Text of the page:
Thursday, January 13, 2011

New Mayor, New Lt.

San Francisco has a new mayor this week as Gavin Newsom finally accepts his populist promotion to Lieutenant Governor. The 6’3” political progressive (actually considered a “moderate” in the City’s own political culture) heads to Sacramento to catch up with Jerry Brown's administration after delaying his swearing in by a week in order to secure the support of a new Board of Supervisors. The incoming BoS is more conservative than its predecessor, which was for years dominated by a bloc of Progressive supervisors often at odds with Newsom on economic policies. Among other benefits, a more cooperative field of local legislators has allowed the outgoing executive to negotiate the appointment of an interim mayor that will serve through the rest of 2011 until scheduled elections are held this Fall.

There was an array of potential candidates being offered up for the position before this week’s resolution. At the top of the short list were SFPUC General Manager Ed Harrington (that’s right, Uncle Eddy), Sheriff Michael Hennessey, and City Administrator Ed Lee. All of the most serious candidates were touted as effective and generally a-political administrators that would expectedly focus more on operating the hybrid City-County and its financially troubled agencies well, without getting their hands into the cookie jar/bear trap that is the upcoming mayoral race.

Nearly a dozen notable figures have already declared or expressed an interest in the election this fall, including several of the incumbent members of the Board of Supervisors. And this is where the whole thing gets sticky.

You see, in any other sane city, the responsibilities of the executive would normally fall to the Cit Administrator or City manager when the mayor leaves for a new job or otherwise resigns before the end of his/her term (assuming that those responsibilities do not already lie with said administrator – how does your City operate?) In many cities – especially smaller ones – these administrators are responsible for the successful day-to-day operations of the municipality, and the Mayor is instead a figurehead or part of the local legislature. This is called a Council-Manager form or mayoralty, and is the model de facto in places like Los Angeles and Phoenix.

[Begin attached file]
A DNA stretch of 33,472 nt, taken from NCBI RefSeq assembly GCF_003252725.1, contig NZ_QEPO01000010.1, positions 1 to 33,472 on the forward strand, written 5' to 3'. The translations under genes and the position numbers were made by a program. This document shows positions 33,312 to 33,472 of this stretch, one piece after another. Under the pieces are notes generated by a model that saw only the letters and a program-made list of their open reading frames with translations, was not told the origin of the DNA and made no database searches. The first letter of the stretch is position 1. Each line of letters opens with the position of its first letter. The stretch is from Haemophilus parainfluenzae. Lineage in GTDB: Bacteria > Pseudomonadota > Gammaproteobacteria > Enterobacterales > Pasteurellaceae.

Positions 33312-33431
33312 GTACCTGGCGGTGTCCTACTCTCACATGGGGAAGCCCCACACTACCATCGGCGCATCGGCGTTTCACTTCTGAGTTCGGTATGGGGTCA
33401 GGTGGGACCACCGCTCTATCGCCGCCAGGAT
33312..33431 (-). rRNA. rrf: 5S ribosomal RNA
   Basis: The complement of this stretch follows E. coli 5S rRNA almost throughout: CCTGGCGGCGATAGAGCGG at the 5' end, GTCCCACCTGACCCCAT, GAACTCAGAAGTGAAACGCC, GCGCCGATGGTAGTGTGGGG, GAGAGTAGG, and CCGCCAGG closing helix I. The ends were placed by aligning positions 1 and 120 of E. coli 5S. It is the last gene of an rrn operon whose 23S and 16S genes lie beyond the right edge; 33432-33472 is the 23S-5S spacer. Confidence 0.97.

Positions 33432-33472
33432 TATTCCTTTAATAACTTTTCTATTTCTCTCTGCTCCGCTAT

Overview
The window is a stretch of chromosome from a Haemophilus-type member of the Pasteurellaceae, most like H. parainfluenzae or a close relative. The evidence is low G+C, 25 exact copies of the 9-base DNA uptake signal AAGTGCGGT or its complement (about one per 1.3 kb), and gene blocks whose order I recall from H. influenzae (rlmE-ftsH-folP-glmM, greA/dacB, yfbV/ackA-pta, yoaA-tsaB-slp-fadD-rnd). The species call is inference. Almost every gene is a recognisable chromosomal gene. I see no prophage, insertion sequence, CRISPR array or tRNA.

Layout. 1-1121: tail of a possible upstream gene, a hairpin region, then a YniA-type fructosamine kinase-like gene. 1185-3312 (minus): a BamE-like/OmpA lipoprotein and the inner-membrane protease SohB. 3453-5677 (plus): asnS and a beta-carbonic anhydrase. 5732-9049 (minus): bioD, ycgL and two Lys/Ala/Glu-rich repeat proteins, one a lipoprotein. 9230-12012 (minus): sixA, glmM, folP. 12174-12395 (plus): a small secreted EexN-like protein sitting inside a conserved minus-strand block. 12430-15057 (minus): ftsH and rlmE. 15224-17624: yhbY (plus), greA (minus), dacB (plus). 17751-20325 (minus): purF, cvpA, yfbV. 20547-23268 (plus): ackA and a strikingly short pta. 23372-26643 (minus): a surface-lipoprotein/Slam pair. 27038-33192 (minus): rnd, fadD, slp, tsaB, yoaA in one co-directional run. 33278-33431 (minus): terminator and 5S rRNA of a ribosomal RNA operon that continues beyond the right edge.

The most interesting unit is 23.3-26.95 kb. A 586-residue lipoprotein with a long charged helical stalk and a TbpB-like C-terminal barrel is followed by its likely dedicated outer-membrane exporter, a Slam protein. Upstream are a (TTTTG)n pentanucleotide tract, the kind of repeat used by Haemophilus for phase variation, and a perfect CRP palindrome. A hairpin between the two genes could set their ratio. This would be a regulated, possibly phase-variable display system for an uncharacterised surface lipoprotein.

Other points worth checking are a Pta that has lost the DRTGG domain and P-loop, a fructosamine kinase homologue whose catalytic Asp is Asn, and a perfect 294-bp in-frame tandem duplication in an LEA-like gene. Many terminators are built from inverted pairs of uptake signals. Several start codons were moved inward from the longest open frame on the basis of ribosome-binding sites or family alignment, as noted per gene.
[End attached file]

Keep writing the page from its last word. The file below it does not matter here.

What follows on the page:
This transfer of authority makes sense, right? The executive leaves and you as Urban Citizen X want someone to keep the lights on and the buses running until a new guy can come in to kick over the political ant hills. Well, as any Bay Area local can tell you, San Francisco is not like other cities. No, instead we have it written into our extensive City Charter that absent an appointment by a majority of the Board of Supervisors – at least six of the eleven (yes, we also have 11 supervisors for 49sq.miles of City/County) – the sitting President of the Board will inherit the mayoralty as “Acting Mayor”. Because legislators are great at public administration.

In this tale, however, the sitting President David Chiu clearly has an interest in being elected Real Mayor in the fall, and so do a few of the other Supervisors. Getting to play Interim Mayor leading into the elections would give Chiu and [“unfair”] advantage in the campaign, and so the Board was inclined to choose a neutral outsider to manage the position while they all fight for it with all-stars like City Attorney Herrera and ex-Mayor Willie Brown.

And so, after a cascade of increasingly bitter fights amongst the Board members over their preferred candidates – which culminated in Supervisor Daley going stark-mad Hulk status during a televised meeting (accusing Chiu of political sabotage) and proclaiming “It’s on like Donkey Kong!”, and several secretive meetings between Mayor Newsom and other Supes – the Board eventually agreed upon City administrator Ed Lee as the preferred interim mayor. Never mind that he was in Hong Kong at the time on vacation, or that he had just been reappointed for another 5 year term as C.A.; he is legitimately a very nice guy, a good administrator, and ultimately my boss at GSA. Go home team #2!

Lee is now the first Chinese American mayor that this city has ever seen, despite its long and colorful history of strong Chinese communities. Newsom joins Brown is Sac to face difficult challenges with our state budget and a failing legislative process (now over $25 billion in the red), though his job stats seem to have lightened dramatically (see comparison). With a new governor, a new mayor and a new boss at GSA, we may see something of a structural shuffle in the coming months, but we’ll just have to see. Fortunately, I’m on contract, so I can watch from a safe distance and enjoy the education :)

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